The were very easily spoilt. To minimise
The quantity of avarekai sourced for the festivalhas also risen notably over the years says Mallayya a farmer who has beenregular at the mela.The mela will be also heldin Malleswaram from January 18 to 22 and in Nagarabhavi from January 25thto 29th . Thefoodies are flooding to vv puram to taste various delicious food items made ofaverakai. Avarekai Dosa,Hithkabele holige(parotta stuffed with avarekai,Averekai vada, avarekai honey jaleby,avarekai mallige idli,avarekai nippattuare the popular dishes at the mela. Every year a new item will be introduced inthe mela. It is nowonder that the mela has become an inherent part of city’s socio cultural fabric.You will get everything except water made of avarakai.
The story of the AvarekaiMela goes back to the year 2000, Geetha Shivakumar, proprietor of Shri Vasavi Condiments,noticed that while the broad beans were very popular, the peeled avarekai werevery easily spoilt. To minimise farmers’ losses due to immoderate spoilage, andto make sure that the crop did not go to waste, Geetha started a avarekai fairin her store offering a variety of fresh beans and turned them to tasty snackswhich have shelf life. Bengaluru have a deeper historical connectionwith this bean. In 12th century the king vira Ballala II, king ofHoysala was out hunting in the area that is Yelahanka when he lost his way. Hecame upon a hut belonging to an old woman, who offered him cooked beans andwater. So pleased he was with her generosity that he named the areaBendekaluru, Town of boiled beans which over time became Bengaluru. Bengaluru’slove affair with the beans is an enduring one and it is evident from theetymology of the city’s name is ‘Town of Boiled Beans.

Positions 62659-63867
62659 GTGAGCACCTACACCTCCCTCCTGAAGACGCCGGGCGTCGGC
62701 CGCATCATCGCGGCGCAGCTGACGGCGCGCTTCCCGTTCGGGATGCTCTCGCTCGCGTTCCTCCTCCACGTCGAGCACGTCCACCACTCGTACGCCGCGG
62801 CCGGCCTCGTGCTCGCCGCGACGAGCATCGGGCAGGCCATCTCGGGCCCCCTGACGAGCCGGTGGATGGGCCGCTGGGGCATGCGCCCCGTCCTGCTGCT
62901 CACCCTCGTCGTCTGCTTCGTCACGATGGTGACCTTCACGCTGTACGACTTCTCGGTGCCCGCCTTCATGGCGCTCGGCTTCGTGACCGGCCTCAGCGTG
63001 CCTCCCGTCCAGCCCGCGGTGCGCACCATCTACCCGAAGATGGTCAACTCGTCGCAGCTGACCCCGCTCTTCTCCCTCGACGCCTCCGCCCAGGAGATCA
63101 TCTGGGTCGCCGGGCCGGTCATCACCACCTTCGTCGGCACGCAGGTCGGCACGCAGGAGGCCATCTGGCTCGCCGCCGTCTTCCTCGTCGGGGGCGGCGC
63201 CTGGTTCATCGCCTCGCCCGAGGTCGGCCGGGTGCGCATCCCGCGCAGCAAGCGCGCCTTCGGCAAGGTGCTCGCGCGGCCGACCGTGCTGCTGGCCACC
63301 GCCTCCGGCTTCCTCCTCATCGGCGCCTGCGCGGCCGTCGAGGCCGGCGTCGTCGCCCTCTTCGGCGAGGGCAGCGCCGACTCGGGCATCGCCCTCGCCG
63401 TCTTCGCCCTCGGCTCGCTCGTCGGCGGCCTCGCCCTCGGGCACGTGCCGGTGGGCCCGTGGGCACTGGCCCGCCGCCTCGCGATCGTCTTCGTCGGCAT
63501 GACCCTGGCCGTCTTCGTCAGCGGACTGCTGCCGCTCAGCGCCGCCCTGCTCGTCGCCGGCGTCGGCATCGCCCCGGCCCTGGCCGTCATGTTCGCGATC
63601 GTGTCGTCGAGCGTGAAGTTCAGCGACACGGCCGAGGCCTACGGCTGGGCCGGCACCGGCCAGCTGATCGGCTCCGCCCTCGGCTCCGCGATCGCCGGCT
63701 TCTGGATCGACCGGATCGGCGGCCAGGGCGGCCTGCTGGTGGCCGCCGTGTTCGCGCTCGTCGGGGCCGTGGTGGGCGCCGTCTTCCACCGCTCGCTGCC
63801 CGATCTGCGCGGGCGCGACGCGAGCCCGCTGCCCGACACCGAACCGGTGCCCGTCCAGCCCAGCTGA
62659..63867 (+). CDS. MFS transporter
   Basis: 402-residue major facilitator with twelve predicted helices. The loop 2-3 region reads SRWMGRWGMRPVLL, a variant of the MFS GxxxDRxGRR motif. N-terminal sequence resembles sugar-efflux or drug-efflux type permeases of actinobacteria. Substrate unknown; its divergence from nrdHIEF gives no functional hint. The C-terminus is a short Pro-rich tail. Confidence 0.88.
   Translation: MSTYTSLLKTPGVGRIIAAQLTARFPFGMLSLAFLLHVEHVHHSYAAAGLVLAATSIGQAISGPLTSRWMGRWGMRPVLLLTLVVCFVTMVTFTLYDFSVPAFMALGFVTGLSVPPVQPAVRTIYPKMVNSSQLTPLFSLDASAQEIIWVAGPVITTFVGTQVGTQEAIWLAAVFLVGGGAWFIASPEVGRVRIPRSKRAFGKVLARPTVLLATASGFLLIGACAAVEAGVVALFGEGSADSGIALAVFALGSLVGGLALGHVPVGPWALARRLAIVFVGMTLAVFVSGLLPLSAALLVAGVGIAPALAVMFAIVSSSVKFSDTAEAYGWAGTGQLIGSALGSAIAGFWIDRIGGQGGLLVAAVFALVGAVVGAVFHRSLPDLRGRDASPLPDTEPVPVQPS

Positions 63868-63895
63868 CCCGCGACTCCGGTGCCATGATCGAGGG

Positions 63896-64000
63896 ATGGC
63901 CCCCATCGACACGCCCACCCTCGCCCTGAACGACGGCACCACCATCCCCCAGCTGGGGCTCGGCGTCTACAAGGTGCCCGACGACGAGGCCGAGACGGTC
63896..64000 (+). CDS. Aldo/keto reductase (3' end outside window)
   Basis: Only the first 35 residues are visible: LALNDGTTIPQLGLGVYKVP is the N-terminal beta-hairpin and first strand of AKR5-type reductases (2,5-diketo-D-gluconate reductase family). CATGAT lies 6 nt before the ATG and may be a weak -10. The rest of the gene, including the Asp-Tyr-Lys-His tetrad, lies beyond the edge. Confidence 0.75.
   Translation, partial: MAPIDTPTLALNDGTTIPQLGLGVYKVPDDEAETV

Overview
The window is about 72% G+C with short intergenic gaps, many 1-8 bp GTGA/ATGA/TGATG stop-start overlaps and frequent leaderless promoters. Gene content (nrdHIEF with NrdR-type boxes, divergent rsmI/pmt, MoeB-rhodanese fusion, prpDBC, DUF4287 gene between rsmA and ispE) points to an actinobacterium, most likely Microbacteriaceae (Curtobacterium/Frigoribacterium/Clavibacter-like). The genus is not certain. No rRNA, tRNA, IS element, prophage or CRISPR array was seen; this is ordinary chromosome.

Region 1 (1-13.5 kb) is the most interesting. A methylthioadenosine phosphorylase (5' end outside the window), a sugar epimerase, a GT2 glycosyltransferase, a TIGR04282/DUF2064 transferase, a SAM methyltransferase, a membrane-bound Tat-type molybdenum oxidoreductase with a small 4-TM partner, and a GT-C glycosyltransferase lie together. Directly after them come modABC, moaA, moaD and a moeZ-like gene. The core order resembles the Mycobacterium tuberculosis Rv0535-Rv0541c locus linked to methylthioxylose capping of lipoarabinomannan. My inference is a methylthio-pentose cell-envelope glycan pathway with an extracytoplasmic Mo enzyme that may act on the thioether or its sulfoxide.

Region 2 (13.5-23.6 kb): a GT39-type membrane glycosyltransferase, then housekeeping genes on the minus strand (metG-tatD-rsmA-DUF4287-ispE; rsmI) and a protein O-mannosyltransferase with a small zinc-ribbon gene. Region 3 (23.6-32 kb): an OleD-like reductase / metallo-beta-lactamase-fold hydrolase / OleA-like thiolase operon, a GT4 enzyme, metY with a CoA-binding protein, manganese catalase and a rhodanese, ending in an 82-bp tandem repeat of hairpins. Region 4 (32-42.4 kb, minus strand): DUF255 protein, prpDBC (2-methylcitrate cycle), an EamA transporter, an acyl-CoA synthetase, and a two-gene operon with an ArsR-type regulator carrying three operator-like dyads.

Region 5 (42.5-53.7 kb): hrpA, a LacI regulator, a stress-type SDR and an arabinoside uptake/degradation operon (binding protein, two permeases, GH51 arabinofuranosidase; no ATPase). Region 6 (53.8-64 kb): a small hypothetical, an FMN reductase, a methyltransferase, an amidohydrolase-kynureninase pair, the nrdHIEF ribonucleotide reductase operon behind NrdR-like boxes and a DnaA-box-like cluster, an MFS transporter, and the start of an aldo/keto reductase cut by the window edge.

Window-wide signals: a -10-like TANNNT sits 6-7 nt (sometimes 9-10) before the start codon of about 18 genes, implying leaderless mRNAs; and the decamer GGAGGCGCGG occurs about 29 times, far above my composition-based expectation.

Avarakai Mela not onlyturns the flat beans into unique recipies but also supports the local farmersand helps them to sell their products. These flat beans are rich in protein and fibre. The highly nutritiousbeans are ubiquitous to the local cuisine and a familiar sight at vegetablestalls and local Hopcoms in the winter season. Because of Bangalore’s inextricablerelationship with avarakai the city’s residents do more than just eat thesebeans.VV PuramFood Street is always flooded with foodies.
Now it is more crowded because ofbangaloreans love for ‘Averakai ‘ a kindof flat beans also known as hyacinth beans. Theannual averakai mela held at sajjan rao circle in vv puram. The mela aiming tosupport the farmers who produces Averakai beans in an around Bangalore.